Returns to scale

07/02/2020 0 By indiafreenotes

“The term returns to scale refers to the changes in output as all factors change by the same proportion.” – Koutsoyiannis

“Returns to scale relates to the behaviour of total output as all inputs are varied and is a long run concept”.  Leibhafsky

It is important to realize that the study of production completely differs according to the time frame. Recollect that we take the help of the law of diminishing returns to study production in the short run, whereas in the long run, the returns to scale are at the helm.

Again, the long run is a long enough period in which we can alter both fixed and variable factors. Thus, in the long run, we aim to study the effect of the changes in all the inputs on the production output.

However, these changes are not random. All the factors are increased or decreased together. This is also known as changes in scale, hence the name return to scale.

Thus, in the long run, we proportionately vary the inputs and observe the relative change in production. Of course, the return to scale can be of three types- increasing, decreasing and constant

Returns to scale are of the following three types

  1. Increasing Returns to scale.
  2. Constant Returns to Scale
  3. Diminishing Returns to Scale

In the long run, output can be increased by increasing all factors in the same proportion. Generally, laws of returns to scale refer to an increase in output due to increase in all factors in the same proportion. Such an increase is called returns to scale.

Suppose, initially production function is as follows:

P = f (L, K)

Now, if both the factors of production i.e., labour and capital are increased in same proportion i.e., x, product function will be rewritten as.

The above stated table explains the following three stages of returns to scale:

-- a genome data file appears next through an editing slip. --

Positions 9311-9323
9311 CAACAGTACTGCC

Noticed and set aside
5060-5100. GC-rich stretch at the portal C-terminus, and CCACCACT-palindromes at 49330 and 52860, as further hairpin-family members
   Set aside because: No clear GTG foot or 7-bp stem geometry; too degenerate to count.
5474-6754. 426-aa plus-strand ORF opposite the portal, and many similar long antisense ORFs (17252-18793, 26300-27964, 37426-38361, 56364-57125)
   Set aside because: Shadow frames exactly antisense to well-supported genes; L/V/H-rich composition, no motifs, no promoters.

1. Increasing Returns to Scale

Increasing returns to scale or diminishing cost refers to a situation when all factors of production are increased, output increases at a higher rate. It means if all inputs are doubled, output will also increase at the faster rate than double. Hence, it is said to be increasing returns to scale. This increase is due to many reasons like division external economies of scale. Increasing returns to scale can be illustrated with the help of a diagram 8.

In this figure , OX axis represents increase in labour and capital while OY axis shows increase in output. When labour and capital increases from Q to Q1, output also increases from P to P1 which is higher than the factors of production i.e. labour and capital.

  1. Diminishing Returns to Scale

Diminishing returns or increasing costs refer to that production situation, where if all the factors of production are increased in a given proportion, output increases in a smaller proportion. It means, if inputs are doubled, output will be less than doubled. If 20 percent increase in labour and capital is followed by 10 percent increase in output, then it is an instance of diminishing returns to scale.

The main cause of the operation of diminishing returns to scale is that internal and external economies are less than internal and external diseconomies. It is clear from diagram 9.